Child Custody Attorney
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Brad H. Ferguson

Attorney at Law
Criminal Defense | Family Law | Personal Injury Lawyer

Five Common Mistakes During Child Custody

Going through a divorce is a challenging process for people. The situation becomes even more complicated when there are children involved. Children become emotionally traumatized witnessing their parents split. Below are common mistakes that parents make during child custody situations.

Using Social Media to Vent About Your Spouse

Social media platforms have many uses and are not a bad thing. However, when you are emotionally charged from going through a divorce, you may be tempted to post things that can harm your child custody case.

When you are hurt or angry, you may feel you need to vent. The temptation to post long-winded rants about your spouse to your friends and family may be seen by your spouse. For example, suppose a woman takes to social media to complain about her situation using curse words or other derogatory phrases. In that case, that post can be given to an attorney and used in court.

A highly negative post about your spouse can be used as evidence that the poster is emotionally unstable. Until your divorce and custody cases are settled, it is best to stay away from social media as much as possible.

Refusing to Compromise Regarding Your Children

Although it may be hard to think clearly during these situations, divorce and child custody are not a game. Refusing to compromise with your spouse regarding your children will only lengthen the process and cost you more money. It can also lead to you appearing unyielding, emotionally unstable, and immature.

 

A judge can see through immature games, and it may lead them to rule more in your spouse’s favor. No matter your feelings toward your spouse, keep the resentment and anger out of the courtroom.

Beginning a New Dating Relationship

Your divorce does give you the right to begin the search for a new partner who may be better suited to you. However, you should consider how a new relationship will impact your child custody proceedings.

Children are confused and hurting during divorce, and they feel the brunt of what is going on around them the most.

Introducing a new dating partner can make your child feel uneasy and make them want to live with your spouse and not you. The courts may find that your child’s best interest is to be placed with your spouse instead of in a home with a new partner.

 

It can also lead your spouse to be more confrontational during custody matters which can exacerbate the proceedings.

Not Being There for Your Children

If you want your children, they need to be your focus. Having the best interests of your children means that you need to be a fit and responsible parent.

Blowing off your responsibilities or rescheduling time with your children can negatively impact your case’s view in court.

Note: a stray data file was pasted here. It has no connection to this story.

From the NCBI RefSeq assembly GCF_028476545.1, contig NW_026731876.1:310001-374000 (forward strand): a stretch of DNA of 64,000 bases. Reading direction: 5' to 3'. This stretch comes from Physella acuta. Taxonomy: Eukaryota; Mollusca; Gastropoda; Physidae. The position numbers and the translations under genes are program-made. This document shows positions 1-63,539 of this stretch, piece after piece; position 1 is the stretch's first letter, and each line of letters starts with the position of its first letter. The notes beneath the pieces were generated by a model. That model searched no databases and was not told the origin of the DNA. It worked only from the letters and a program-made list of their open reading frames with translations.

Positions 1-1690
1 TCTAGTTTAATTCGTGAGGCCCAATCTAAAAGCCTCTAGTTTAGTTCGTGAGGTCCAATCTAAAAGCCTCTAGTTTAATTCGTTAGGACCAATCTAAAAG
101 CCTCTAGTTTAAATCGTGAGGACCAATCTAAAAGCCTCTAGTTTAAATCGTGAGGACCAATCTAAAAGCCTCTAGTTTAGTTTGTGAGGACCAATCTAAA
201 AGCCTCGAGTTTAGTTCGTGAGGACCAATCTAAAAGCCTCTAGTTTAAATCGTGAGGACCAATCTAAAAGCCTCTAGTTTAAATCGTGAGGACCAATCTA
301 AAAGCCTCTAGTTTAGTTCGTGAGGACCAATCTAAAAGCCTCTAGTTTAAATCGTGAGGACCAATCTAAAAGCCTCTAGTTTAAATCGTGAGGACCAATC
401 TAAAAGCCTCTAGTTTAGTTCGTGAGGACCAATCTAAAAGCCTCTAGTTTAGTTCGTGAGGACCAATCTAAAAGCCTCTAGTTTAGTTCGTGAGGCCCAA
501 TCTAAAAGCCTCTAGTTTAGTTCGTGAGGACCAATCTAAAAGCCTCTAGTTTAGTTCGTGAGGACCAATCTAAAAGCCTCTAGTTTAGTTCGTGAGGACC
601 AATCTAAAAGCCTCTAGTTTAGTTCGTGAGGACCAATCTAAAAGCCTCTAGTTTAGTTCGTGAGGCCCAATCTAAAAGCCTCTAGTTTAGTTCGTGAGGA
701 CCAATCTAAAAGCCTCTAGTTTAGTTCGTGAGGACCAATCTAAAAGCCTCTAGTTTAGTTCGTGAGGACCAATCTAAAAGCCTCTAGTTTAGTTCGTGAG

Divorce is starting a new chapter in your life but keep in mind that your children need you more now than they ever have before.

Using Your Kids as Pawns

When your child custody case comes to court, the judge presiding over your lawsuit will be looking for what is in your child’s best interest.

Your judge will be able to see if you and your spouse are using your kids in a tug-of-war. No matter how clever you may think you are, the courts witness this type of behavior every day.

Kids are the innocent bystanders that watch the breakdown of your family from the inside out. Your children are not go-betweens, messengers between adults, or bargaining chips.

As a parent, it is your charge to provide them with love and care. Using your kids as pawns during divorce will have long-lasting implications on your relationship with your own children. It can also negatively affect their mental health.

As you navigate your way through child custody, make sure that you are doing what is best for them.

This is a trying time for all involved, and if you feel you need help, reach out to an experienced family law attorney. Brad Ferguson is a child custody lawyer based in Waynesville, NC, who has many years of experience dealing with these difficult situations. He can help you negotiate child custody, negotiate with your spouse, and even represent you in court. You can contact him at (828) 452-1655 or fill out the form on his website here.

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Legal Disclaimer: The information provided on this site does not constitute a lawyer-client relationship and is for general informational purposes only. Attorney Brad H. Ferguson has not been involved in any cases mentioned on this blog. Content provided does not constitute legal advice and may not represent the most up-to-date information. No reader of this site should act or refrain according to the information given without first seeking legal counsel in their jurisdiction. If you have a pressing legal matter that needs attention, please contact our office via phone to schedule a consultation at 828-452-1655.